Audiolab 8200CD
Two models kick off the 8200 range: both can also function as four-input DACs, and will take audio via USB from computers

First seen at the 2010 High End Show in Munich, Audiolab's 8200 series of hi-fi components is starting to hit the shops. And the first two products are the 8200CD and 8200CDQ, both of which have four digital inputs and can also accept audio from computers via a USB connection.

The 8200CD will be £700 when it arrives at the end of this month, while the £900 8200CDQ, coming in September, also crams in a complete digital/analogue preamplifier, so it can be used straight into a power amp.

Both players use ESS Technology's 32-bit Sabre DAC to handle all digital sources, and can handle formats up to 24-bit/96kHz via their USB connection, with a read-out of bit depth and sampling frequency on the display panel.

The USB link is also asynchronous, with the data regulated by the player's master clock rather than the computer's, to minimise jitter.

In addition the Audiolab remote can also control the media player on the connected computer via USB, and the driverless design means this will work with both PCs and Macs, and all media players including iTunes and Windows Media Player.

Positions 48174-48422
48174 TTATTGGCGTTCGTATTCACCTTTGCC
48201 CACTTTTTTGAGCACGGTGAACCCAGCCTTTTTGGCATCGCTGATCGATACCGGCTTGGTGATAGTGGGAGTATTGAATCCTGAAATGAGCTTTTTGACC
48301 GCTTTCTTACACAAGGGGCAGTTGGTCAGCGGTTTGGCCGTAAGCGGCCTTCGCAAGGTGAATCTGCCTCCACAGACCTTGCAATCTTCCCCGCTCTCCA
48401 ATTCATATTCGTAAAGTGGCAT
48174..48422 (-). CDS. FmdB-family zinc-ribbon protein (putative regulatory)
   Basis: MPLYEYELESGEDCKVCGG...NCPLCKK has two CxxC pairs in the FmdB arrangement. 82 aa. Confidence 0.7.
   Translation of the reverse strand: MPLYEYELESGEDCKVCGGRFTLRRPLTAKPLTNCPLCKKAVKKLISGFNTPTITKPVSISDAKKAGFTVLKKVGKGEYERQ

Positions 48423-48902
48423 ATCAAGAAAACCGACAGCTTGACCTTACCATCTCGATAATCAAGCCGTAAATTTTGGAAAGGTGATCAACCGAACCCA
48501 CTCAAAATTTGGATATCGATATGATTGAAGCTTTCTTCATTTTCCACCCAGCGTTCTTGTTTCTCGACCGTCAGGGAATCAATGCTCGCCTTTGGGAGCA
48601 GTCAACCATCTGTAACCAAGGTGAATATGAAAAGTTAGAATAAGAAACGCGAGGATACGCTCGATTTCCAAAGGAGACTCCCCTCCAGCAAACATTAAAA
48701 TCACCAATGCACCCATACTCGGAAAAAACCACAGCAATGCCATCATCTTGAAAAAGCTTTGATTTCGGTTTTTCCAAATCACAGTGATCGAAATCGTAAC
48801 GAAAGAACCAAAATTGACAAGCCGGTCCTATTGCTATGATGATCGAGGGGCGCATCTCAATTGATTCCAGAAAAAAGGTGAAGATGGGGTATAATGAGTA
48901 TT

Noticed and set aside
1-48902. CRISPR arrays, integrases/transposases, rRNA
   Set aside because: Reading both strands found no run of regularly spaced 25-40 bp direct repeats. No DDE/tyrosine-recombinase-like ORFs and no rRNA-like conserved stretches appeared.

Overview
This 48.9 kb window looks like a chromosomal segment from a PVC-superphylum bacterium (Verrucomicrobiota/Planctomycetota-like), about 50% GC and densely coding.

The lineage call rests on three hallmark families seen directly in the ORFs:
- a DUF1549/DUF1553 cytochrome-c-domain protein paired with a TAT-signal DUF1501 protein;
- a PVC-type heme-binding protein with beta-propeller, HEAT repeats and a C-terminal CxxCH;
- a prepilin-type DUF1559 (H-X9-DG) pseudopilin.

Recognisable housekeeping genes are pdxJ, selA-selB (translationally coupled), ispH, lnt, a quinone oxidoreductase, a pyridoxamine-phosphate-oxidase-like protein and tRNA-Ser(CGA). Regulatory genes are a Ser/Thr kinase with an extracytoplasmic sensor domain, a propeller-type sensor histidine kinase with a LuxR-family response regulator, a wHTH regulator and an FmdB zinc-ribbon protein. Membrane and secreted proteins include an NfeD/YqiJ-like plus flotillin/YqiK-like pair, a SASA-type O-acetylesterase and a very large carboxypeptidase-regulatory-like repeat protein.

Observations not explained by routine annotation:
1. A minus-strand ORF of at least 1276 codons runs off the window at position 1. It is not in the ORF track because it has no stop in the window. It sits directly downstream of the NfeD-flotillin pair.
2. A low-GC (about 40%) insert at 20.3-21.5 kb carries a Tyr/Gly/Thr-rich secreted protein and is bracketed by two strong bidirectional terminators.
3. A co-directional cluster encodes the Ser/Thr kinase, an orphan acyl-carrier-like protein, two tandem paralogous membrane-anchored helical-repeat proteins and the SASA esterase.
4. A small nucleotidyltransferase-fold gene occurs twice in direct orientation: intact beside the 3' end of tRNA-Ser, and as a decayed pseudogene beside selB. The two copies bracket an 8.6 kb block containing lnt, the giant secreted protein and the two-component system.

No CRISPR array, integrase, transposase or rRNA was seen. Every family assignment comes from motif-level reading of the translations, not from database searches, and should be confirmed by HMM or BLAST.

More after the break

Four digital filter settings are also provided: Slow Roll-Off gives a smoother sound and Fast Roll-Off a crisper response, while Optimal Spectrum gives a flat response (so the player will measure well!) and Optimal Transient enhances pace and flow.

The company says filter upgrades will be available for download, and installation via the USB socket, in the future.

Both players also have a balanced Class A output stage, and connect via single-ended RCA phonos or balanced XLR outputs, while the 8200CDQ will have a fully-balanced preamp stage, adding three line-level inputs, and give the user the choice of preamplifying the digital inputs in either the digital or analogue domain.

The 8200CDQ also has a direct coupled Class A headphone amplifier.

The new players  have been developed by a design team led by John Westlake, who has worked with companies including Bose, Cambridge Audio, Logitech and Pink Triangle, and whose research is also used by leading component manufacturers including Zetex Semiconductors and Wolfson Microelectronics.

We'll be testing the Audiolab 8200CD in our October issue, on sale August 24.

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